East London Observer
Saturday, 28 September 1889.
The Doctor Gives Some Important Evidence
At the Resumed Inquest.
At the resumed inquest held at the Vestry Hall, in St. George’s East, on Tuesday, on the trunk found under the railway arch in Pinchin-street, on the 10th inst., Dr. Phillips, police-surgeon, of the H division, said: I first examined the body at six o’ clock on the day the remains were found. I confirm, so far as I have observed, the evidence given by my colleague, Mr. Clarke, who was present with me when I first examined the body. Decomposition of the body had been fairly established. There was an oozing of blood from the cut surface of the neck. The cut surfaces where the thighs had been removed were nearly dry. The cut surface at the neck was not so dry, but it impressed me greatly with its general even surface. The skin was beginning to peel, and the decomposition of the trunk was greater about the upper than the lower part of it. There was not a head, and the thighs had been removed from the body. Next morning, in the presence of Dr. Gordon Brown and Mr. Hibberd, I further examined the body. Decomposition had extended greatly. The cut surface of the neck was much dryer at the ends of the muscles, but more moist underneath. The neck had been severed by a clean incision commencing a little to the right side of the middle line of the neck behind, leaving a flap of skin at the end of the incision. It had severed the whole of the structures of the neck, dividing the cartilage of the neck in front, and separating the bone of the spine behind. The walls of the belly were divided from just below the cartilage of the ribs. The two small cuts appear on the forearm appear to me as likely to have been caused when the sweep of the knife divided the muscles covering the upper part of the thigh. Both thighs were excised by the extensive circular sweep of the knife, or some sharp instrument, penetrating the joint from below and separating the thighs from the hip joint, but the cartilages within the joint and those which deepen the joint and surround it had not been injured. The marks upon the fingers had fairly healed, and had evidently been in the process of healing for some time previous to death. I think the pallor of the hands and nails is an important element in enabling me to draw a conclusion as to the cause of death. I agree especially with the remarks made by Mr. Clarke as to the date. I found the length of the trunk to be 2ft. 2in., and the measure went round the nipple 34in., and below the breast 31 ¾ in. Dr. Phillips having given further measurements, said that the deceased was about 5ft. 3in. There was throughout the body an absence of blood in the vessels. The heart was empty; it was fatty, and the vessels coated with fat, but the bowels were healthy. The right lung was adherent, except at the base, the left lung free, and taking them both together, fairly competent, and especially considering the decomposition of the remains. The stomach was the seat of considerable post-mortem change, and contained only a small quantity of fruit, like a plum. In my opinion the woman had never been pregnant. I believe her to have been under 40 years of age. There was an absence of any particular disease or poison. I believe that death arose from loss of blood. I believe the whole of the mutilations to have been subsequent to death; that the mutilations were effected by someone accustomed to cut up animals or to see them cut up; and that the incisions were effected by a strong knife, 8in. or more long. The supposition - (and only a supposition) - which presents itself to my mind is that there had been a former incision of the neck, the signs of which had disappeared on the subsequent separation of the head. The loss of blood could not have come from the stomach, and I could not trace it coming from the lungs. I have a strong opinion that it did not.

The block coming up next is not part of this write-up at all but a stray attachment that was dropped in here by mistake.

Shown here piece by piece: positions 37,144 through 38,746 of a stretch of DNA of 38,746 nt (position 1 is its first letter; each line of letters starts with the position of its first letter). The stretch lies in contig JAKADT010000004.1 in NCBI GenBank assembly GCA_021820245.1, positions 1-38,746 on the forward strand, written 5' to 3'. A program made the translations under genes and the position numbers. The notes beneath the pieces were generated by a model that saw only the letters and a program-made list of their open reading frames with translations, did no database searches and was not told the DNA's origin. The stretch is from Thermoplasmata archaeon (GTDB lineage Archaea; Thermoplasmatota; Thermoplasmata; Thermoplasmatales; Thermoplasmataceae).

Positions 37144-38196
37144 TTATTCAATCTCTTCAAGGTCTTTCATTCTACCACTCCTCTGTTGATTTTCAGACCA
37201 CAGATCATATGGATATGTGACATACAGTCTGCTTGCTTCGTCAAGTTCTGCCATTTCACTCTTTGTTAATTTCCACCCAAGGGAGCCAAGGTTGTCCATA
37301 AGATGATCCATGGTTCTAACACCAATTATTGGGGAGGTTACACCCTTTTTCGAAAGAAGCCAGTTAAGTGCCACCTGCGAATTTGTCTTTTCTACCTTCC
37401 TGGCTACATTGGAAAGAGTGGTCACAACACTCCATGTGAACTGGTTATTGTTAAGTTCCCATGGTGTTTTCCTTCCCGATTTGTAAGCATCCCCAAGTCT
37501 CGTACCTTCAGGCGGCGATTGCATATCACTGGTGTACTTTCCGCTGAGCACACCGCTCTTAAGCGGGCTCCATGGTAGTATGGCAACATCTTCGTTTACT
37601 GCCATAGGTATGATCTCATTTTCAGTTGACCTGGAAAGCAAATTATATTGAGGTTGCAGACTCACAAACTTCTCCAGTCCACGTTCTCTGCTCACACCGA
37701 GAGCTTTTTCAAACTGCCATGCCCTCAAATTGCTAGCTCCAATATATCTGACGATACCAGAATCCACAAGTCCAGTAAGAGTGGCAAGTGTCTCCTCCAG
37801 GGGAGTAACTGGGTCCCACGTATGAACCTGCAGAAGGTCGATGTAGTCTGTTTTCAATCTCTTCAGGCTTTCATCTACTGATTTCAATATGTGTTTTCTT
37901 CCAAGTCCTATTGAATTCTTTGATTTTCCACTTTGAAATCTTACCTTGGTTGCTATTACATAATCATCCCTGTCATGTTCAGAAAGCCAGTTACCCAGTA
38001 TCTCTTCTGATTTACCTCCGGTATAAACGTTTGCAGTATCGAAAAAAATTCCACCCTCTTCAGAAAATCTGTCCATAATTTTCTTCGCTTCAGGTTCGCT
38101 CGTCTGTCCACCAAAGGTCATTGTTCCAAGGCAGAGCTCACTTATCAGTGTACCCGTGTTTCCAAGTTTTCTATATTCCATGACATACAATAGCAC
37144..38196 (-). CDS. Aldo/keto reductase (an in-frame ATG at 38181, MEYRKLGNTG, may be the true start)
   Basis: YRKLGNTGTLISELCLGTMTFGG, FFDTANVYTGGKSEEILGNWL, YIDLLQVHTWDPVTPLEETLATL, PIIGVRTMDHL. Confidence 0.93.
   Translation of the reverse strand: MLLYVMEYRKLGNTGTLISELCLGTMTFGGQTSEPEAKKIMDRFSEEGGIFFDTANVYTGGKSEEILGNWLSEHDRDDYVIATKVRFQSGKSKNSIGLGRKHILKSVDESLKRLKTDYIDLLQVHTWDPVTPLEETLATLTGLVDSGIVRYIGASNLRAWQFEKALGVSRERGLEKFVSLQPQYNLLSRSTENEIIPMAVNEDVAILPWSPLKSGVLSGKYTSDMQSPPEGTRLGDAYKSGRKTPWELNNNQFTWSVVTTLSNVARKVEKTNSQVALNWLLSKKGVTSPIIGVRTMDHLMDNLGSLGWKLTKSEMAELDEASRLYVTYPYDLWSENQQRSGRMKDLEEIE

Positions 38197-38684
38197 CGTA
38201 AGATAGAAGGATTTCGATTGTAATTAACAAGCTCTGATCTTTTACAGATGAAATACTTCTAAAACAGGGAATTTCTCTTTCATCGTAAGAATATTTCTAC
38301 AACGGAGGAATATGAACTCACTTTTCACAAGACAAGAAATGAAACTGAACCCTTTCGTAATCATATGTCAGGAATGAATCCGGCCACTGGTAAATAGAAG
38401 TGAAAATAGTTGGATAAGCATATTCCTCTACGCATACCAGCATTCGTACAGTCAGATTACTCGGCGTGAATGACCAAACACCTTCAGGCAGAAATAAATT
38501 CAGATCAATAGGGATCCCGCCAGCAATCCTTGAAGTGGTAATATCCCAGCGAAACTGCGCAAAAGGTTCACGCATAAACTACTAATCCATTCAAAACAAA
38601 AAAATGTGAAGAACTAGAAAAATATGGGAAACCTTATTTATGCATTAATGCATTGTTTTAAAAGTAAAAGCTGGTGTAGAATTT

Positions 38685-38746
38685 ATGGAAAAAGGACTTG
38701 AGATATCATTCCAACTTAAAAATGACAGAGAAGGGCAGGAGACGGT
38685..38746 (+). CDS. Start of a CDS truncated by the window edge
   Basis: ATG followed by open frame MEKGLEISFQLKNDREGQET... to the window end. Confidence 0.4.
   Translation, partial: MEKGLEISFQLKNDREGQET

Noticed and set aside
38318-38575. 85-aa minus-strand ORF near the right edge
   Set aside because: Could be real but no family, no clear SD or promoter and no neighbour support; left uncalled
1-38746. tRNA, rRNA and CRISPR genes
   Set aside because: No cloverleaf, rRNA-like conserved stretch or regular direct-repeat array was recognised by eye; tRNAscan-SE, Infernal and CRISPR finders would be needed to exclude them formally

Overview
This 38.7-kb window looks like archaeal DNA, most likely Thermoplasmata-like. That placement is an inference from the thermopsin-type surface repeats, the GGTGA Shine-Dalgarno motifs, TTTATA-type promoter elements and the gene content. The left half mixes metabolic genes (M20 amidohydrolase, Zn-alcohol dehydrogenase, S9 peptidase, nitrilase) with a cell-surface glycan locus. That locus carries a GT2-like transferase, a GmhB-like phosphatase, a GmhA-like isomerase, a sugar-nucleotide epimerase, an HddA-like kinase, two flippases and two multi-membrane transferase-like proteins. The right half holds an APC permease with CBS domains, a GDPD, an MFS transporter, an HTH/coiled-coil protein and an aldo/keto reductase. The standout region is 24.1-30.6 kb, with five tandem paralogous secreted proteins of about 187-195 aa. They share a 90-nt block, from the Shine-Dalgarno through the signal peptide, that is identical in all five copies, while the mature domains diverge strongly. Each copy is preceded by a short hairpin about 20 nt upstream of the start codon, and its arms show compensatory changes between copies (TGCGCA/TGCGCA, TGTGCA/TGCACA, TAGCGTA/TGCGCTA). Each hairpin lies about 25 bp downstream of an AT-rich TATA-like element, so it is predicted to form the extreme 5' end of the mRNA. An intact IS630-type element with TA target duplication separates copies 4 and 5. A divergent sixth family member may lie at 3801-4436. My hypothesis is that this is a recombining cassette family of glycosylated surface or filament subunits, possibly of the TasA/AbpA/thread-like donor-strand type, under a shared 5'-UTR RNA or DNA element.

By a Juryman: I cannot say whether the person who severed the head from the body was a butcher or not. I merely wish to say it was a person accustomed either to see or use a knife, or some sharp instrument in cutting up animals. I have no reason for believing that he had human anatomical knowledge. In fact, it probably is known to you, and most people, that the spine is not the part to be disarticulated by a medical man.
A verdict of murder against some person unknown was returned.